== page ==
11. #11
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    The difference is minimal at best. Tires are going to make the biggest difference climbing or otherwise. Plenty of options available in both sizes.

    Why not 29er?

    As far as drivetrain, I'd hold off for the release of XT 12spd but if I had to choose, I'd get the current XT with a Sunrace cassette.

  12. #12
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    when i switched from 26 to 650b there i did not noticed any drawbacks in climbing while maintaining same gearing 32front 42rear. you dont need much more. i live in co front range, lots of steep rocky climbs and i dont even use 42 most of the time. mostly stay in 36 in steep grinds. now this past summer i tried to switch to 29 (demoed about every new bike available) but the difference in climbing was pretty noticeable to me. for same trails, i had to even use 50 cog while only having 30 front. they are just so sluggish for me and i ended up getting another 650b bike instead.

  13. #13
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    Quote Originally Posted by brankulo View Post
    when i switched from 26 to 650b there i did not noticed any drawbacks in climbing while maintaining same gearing 32front 42rear. you dont need much more. i live in co front range, lots of steep rocky climbs and i dont even use 42 most of the time. mostly stay in 36 in steep grinds. now this past summer i tried to switch to 29 (demoed about every new bike available) but the difference in climbing was pretty noticeable to me. for same trails, i had to even use 50 cog while only having 30 front. they are just so sluggish for me and i ended up getting another 650b bike instead.
    What are you smoking? Kona Hei Hei, Giant Anthem Advanced 29er, Spesh Camber/Epic EVO, Niner RKT9 and the list goes on. None of these are sluggish. At all. Yes, I've demo'ed them all on actual trails. Some had Eagle, some XT. Never needed the 50t and I'm not even a strong climber.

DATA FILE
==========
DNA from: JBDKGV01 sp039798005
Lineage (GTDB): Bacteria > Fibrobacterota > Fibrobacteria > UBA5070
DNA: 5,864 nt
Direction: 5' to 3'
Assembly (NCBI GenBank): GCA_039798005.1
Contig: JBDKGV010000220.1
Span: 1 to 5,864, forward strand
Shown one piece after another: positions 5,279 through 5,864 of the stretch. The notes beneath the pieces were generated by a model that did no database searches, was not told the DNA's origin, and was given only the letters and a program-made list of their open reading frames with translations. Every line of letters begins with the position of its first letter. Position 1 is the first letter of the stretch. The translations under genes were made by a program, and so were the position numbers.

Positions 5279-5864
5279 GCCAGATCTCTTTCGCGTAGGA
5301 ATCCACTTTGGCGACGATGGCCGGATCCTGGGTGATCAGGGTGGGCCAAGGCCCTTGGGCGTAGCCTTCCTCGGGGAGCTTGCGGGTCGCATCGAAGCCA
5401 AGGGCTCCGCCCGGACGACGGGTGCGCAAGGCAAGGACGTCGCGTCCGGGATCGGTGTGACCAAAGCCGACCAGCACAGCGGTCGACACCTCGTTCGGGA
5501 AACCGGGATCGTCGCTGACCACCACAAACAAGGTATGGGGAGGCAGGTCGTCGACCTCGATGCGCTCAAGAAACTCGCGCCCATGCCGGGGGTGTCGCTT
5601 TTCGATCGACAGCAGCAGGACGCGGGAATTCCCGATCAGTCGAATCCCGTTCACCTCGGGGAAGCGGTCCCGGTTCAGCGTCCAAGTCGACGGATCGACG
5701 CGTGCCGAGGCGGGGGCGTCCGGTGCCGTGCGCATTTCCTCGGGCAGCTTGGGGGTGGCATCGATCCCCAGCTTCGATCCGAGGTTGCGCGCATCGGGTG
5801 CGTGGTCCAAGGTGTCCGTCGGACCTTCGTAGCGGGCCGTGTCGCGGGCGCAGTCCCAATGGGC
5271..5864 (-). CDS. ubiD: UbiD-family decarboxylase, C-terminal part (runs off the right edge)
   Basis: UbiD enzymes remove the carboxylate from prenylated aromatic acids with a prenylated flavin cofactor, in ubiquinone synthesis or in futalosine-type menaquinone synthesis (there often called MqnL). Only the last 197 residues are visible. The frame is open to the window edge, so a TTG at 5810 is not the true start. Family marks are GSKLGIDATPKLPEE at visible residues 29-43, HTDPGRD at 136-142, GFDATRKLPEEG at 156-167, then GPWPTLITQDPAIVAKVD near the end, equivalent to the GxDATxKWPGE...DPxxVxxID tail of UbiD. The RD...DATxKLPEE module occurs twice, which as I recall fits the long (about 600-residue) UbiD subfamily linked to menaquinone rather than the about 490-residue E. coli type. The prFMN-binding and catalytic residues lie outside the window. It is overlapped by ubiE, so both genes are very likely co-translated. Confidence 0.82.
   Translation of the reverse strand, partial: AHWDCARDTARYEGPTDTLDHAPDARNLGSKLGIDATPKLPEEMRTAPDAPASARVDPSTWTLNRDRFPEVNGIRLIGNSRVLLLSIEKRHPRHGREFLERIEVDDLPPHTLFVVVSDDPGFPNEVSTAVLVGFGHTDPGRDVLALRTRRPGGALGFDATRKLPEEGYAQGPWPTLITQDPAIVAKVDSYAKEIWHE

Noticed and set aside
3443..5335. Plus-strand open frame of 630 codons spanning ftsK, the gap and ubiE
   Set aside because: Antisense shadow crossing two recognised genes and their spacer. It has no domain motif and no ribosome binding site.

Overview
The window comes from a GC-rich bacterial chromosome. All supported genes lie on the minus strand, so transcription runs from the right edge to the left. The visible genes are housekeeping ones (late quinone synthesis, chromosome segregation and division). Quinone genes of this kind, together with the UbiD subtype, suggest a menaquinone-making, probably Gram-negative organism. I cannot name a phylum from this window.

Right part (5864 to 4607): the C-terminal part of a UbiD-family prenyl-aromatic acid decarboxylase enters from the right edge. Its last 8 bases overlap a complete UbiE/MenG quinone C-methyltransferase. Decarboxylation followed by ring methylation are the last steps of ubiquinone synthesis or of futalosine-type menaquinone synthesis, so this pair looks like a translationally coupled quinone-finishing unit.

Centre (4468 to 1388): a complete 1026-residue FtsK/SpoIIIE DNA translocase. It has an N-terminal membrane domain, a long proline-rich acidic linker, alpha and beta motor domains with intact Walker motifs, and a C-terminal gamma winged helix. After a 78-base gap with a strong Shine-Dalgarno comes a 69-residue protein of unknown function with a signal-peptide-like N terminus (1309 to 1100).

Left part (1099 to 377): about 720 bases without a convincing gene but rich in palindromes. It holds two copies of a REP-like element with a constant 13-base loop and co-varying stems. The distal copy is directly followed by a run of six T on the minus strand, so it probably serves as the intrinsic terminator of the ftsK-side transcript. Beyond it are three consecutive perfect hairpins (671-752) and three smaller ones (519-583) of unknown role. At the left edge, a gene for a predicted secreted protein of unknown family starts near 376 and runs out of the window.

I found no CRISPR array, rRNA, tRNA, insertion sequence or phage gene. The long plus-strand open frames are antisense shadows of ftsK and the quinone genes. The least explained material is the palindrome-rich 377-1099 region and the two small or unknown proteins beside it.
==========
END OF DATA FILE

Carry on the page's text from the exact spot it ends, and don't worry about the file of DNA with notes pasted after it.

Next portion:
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    I recently went from 26 to 27.5 (see bikes in sig). For me the increase in wheel size did not seem huge. Yeah, the bigger dia makes a bit of difference in 'rollability' over terrain but it's subtle. I think people who go to a bigger wheel size tend to overlook the other differences between an older bike and a newer designed bike.

    I really noticed the following:
    1. Totally different geo between the 2 bikes. On new Kona the front wheel is way forward compared to the Heckler and the swing arm is shorter. Totally changes how the bike feels in all conditions. For climbing, geo is a big factor and if your terrain includes lots of climbing, I would make sure the bike design you get is the right tool for the job vs focusing on wheel diameter. The new Kona happens to be a great climbing bike for an XL 153mm travel FS bike.
    2. First dropper for me...being 6'4" it changed things in an unexpected way. The obvious benefit is pushing the seat down and out of the way in technical terrain. But I found that I can finally extend my seat to a fully extended climbing position which is huge. Before droppers, I set seat at a happy medium for tech terrain and climbing which meant I never really had full leg extension on climbs.
    12 Santa Cruz Heckler
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  15. #15
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    Quote Originally Posted by acousticbiker View Post
    I'm finally looking to update my decades old 26" mountain bike and wondering whether it's easier or harder to climb on a 27.5" (assuming same chaingring/cassette/ratios)

    Also, debating between a 32 x 10-50 Eagle GX vs 30 x 11-46 XT setup and would appreciate any thoughts from those who've ridden both.
    Just swapping to a bigger tire on my 26er it was obvious how much better the taller wheel rolled through rough terrain, which is most of what we ride here. Going to a 275er was noticeably better again. I didn't notice a huge difference in terms of gearing going 26er to 275er. I'd skip Eagle for the 275er unless you really need super easy gears. I think a 30 x 46T low gear would be fine.

    For a 29er Eagle or equivalent is nice.
    Safe riding,

    Vik
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  16. #16
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    No difference.

  17. #17
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    Quote Originally Posted by WHALENARD View Post